We should have seen it coming when, after then President Fidel V. Ramos allowed the dictator’s remains to be repatriated and buried in the Ilocos in 1993, the Marcos family announced that the Marcos Museum and Mausoleum in Batac, Ilocos Norte, would be but a provisional resting place for the former president. Insisting that this was not the burial it had in mind, the family preserved the body in a glass encasement above ground. People who have seen it believe that the waxen figure behind the glass is no more than a representation, and that the real remains lie in a crypt underneath. But that is not the point.
The point is that the Marcos family wants nothing less than a state funeral for the Ilocano patriarch—a burial befitting a great president and hero of the Filipino nation. Therefore, the issue is not just whether Marcos deserves to be buried in the Libingan ng mga Bayani. The issue is whether the nation, which rose against him and ended his abusive and corrupt regime in 1986, has awakened from its dreamy state and is now ready to give the former leader an honored place in its memory.
We should have known that something like this would happen once the euphoria of the Edsa people power revolution has completely dissipated. It is not just because time heals all wounds. It is also because one typically wakes up not just to the harsh reality of failed expectations but also to an inclination to idealize a recovered past.
The Marcoses knew this. They were prepared to wait for one generation (1989 to 2016), continually testing the waters while keeping the successor on standby. With their considerable stolen wealth intact—away from the hands of the postrevolutionary state—they quietly slipped back to power. The Ilocano homeland proved to be easy pickings for Imelda and the Marcos children who alternately occupied the governor’s office and Ilocos Norte’s second congressional district. And, as in the elder Marcos’ time, the whole region served as a solid base from which the son could project his national ambition.
Bongbong Marcos’ first attempt to capture a senatorial seat came in the midterm elections of 1995, nearly a decade after the Edsa uprising. It was a failure; the young Marcos landed in No. 16, far from the winning circle of 12. Returning to the Ilocos, he successfully ran as governor of Ilocos Norte in 1998. It took another 15 years before he would make another attempt for the Senate. He made it the second time, placing seventh in the 2010 senatorial race.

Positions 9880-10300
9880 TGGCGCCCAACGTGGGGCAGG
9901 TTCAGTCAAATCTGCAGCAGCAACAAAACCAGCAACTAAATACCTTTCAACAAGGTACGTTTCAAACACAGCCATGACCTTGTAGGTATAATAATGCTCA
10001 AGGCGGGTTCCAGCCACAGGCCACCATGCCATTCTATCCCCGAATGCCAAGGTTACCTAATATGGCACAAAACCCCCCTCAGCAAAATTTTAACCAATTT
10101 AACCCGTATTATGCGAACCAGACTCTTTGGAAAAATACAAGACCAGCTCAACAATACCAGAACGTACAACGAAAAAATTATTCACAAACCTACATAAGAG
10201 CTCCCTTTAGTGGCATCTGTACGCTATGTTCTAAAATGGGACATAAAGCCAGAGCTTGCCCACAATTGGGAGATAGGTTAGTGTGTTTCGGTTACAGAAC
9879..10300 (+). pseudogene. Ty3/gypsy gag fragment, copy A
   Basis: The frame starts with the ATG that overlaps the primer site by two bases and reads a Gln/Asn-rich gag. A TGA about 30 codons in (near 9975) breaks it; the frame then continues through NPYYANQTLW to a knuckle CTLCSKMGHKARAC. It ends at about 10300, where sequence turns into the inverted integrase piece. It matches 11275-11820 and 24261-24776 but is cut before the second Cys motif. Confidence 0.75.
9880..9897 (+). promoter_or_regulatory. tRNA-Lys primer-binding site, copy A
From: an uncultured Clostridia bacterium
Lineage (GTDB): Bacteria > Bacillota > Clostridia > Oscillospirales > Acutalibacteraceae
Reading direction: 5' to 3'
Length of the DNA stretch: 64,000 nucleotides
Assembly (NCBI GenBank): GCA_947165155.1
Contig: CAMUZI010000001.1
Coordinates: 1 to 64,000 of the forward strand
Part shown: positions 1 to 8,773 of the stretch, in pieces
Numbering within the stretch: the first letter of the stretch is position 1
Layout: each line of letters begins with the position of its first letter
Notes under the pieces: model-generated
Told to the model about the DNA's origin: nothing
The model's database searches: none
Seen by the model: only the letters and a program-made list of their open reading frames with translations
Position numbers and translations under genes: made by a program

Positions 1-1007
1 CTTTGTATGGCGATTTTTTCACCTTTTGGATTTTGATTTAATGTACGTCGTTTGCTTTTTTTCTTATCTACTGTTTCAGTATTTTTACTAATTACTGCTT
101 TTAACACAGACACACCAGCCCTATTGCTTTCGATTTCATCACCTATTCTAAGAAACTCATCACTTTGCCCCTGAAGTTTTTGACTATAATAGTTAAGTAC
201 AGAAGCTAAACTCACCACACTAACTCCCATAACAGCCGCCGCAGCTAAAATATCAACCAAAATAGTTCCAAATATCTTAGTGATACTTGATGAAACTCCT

The Senate is traditionally the right place to be if one is eyeing the presidency. And perhaps no one was more obsessed to see Bongbong retake Malacañang than Imelda who, in her advanced years, never gave up the thought of giving her husband a hero’s burial. It meant the whole world to her because it would signify a nation finally making amends for what she regards as the great injustice done to her husband. After a House resolution in 2011 failed to resolve the Marcos burial issue, she realized that only a Bongbong presidency would put the issue to rest.
The Marcos burial issue is indeed, in the final analysis, a political question. It is the struggle of one vision of governance against another—one, which highlights institutional leadership, and another, which puts great value on forceful personal presence. One democratic, and another feudal; one modern, and the other traditional.
After 30 years, we have come full circle as a nation. We are once more in the grip of a fascination with strongman rule. Despite his family name, Bongbong Marcos lacks the requisite personality for this mode of governance. Having failed in his attempt to win the vice presidency, he now draws affirmation from the phenomenal success of Rodrigo Duterte in the 2016 presidential election. In his view, by electing Mr. Duterte, the nation has at last awakened from its stupor.
But there is another awakening apart from the one the Marcoses have long wished for. It is the waking up to the real. We don’t just wake up from the illusions of a detested period; we also wake up to the even more terrifying reality of the present. In his book “Defacement,” the anthropologist Michael Taussig puts it this way: “And what is crucial to ‘waking’ as revolutionary force in the modern world is its blending of prehistoricity with a sudden awareness as to the bizarre, unmasked face of the real, pitching one into a future … Waking is unmasking, revealing the surreal nature of the real.”
What, indeed, can be more surreal than seeing an average of 13 dead bodies lying in our streets every single day, and becoming desensitized to the sight of murder victims as though they were no different from the unremarkable remnants of casual road kill? What can be more bizarre than for an entire nation to believe that it can win the war against the global business of illegal drugs by killing drug dependents and pushers?
Just as the “New Society” was an illusion foisted by the Marcos dictatorship on a people that had been made to believe lack of discipline was its fatal weakness, so also is the promise of a drug-free nation secured by the terror of extrajudicial killing. No one ever said that our problems are easy. But we should work our way through these problems with open eyes, if we are to avoid drifting from one illusion to another.
Burying Marcos in the Libingan ng mga Bayani has never been the issue. The question is: How much violence against history must we commit to redeem the illusions of the dictator’s family?
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